This moment is critical. A task doesn't necessarily mean the same thing for two different persons. Your idea about how to write the new contract may differ from John's, so if the task is not detailed enough, it might lead to the team pulling in different directions.
A solid approach would be to dissect the task down to manageable sub-tasks, that don't allow different interpretations.
Let's say you have to Promote the website for your business. It's a pretty complex task that can be interpreted in many ways.
But if you slice it into more manageable things to do, the bewilderment fades away:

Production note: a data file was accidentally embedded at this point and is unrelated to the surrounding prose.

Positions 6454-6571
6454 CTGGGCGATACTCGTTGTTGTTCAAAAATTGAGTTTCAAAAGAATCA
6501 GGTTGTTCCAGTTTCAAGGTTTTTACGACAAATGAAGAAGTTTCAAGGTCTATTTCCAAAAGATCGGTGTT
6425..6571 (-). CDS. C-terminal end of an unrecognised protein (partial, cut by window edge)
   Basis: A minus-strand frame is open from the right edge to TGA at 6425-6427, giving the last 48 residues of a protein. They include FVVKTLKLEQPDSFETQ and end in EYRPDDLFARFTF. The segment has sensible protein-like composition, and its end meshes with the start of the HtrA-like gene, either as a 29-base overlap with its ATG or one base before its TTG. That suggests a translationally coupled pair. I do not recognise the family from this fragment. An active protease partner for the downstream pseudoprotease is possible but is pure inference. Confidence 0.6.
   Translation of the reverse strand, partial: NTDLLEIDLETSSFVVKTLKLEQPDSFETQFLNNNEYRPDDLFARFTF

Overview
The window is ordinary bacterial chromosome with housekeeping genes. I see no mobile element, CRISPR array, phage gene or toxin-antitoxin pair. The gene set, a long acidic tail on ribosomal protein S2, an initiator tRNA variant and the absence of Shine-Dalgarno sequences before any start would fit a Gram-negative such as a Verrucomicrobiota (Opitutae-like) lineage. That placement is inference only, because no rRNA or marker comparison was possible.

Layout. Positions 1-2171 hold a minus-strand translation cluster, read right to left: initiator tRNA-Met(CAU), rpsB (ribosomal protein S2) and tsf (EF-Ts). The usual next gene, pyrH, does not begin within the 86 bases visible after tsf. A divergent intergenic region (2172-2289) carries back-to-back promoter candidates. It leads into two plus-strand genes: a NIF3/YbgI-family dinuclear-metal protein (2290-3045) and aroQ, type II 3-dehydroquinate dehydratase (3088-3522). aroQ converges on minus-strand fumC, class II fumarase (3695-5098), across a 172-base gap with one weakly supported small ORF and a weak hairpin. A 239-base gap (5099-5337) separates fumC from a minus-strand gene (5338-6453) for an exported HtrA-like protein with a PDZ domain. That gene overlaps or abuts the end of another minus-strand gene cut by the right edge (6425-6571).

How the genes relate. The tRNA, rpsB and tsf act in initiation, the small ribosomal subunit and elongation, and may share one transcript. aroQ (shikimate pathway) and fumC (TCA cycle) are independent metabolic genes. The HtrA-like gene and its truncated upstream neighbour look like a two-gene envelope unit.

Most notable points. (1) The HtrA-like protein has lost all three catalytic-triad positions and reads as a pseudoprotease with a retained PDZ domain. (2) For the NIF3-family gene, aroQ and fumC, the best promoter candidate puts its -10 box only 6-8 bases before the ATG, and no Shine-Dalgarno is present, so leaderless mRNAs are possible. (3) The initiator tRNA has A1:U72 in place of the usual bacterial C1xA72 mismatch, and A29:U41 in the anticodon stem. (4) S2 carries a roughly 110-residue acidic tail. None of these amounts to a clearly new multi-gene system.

- Find 10 website directories and enter the website under the proper categories.
- Write a press release which includes the 5 most useful services the company provides.
- Submit the press release to 5 online agencies.
- Write an whitepaper about a solution your company/product is offering.
- Set up a Google AdWords account and start a campaign.
- You get a better estimation of the duration of the task.
- The progress gets easier to follow. In my opinion, this approach is more useful than using flimsy percentages which usually get out of control.
- You have a list of actionable things to do, instead of a complex unclear assignment.